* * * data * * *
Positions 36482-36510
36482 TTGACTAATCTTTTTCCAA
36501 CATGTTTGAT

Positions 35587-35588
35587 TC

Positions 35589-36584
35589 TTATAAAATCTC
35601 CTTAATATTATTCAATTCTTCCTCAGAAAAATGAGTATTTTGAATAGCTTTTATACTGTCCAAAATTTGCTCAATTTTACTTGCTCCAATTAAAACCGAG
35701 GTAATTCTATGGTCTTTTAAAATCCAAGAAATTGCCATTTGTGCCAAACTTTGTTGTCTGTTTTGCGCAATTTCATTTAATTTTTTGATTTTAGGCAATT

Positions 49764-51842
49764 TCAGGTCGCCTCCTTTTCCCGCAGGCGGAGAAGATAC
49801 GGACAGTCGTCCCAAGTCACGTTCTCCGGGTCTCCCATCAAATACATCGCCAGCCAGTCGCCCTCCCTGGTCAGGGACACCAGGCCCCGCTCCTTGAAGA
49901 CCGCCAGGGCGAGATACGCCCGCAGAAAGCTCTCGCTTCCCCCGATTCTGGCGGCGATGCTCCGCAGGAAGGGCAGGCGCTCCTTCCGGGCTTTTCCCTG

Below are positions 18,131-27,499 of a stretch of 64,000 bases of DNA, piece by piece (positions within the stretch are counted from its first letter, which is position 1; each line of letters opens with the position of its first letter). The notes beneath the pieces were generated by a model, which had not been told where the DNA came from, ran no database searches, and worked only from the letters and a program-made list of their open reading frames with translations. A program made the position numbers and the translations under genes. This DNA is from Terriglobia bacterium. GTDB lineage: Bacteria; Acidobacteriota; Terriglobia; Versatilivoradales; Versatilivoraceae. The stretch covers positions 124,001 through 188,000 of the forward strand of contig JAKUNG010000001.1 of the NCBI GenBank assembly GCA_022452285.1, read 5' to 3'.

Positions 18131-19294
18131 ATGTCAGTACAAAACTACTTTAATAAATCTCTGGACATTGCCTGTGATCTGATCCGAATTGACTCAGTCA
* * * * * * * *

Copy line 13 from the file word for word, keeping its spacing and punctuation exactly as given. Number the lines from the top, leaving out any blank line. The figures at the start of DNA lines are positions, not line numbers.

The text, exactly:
49901 CCGCCAGGGCGAGATACGCCCGCAGAAAGCTCTCGCTTCCCCCGATTCTGGCGGCGATGCTCCGCAGGAAGGGCAGGCGCTCCTTCCGGGCTTTTCCCTG